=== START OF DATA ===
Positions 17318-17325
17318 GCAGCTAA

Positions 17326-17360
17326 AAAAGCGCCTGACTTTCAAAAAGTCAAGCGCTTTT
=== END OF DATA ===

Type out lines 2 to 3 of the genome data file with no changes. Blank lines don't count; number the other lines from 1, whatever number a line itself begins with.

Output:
17318 GCAGCTAA

Positions 17326-17360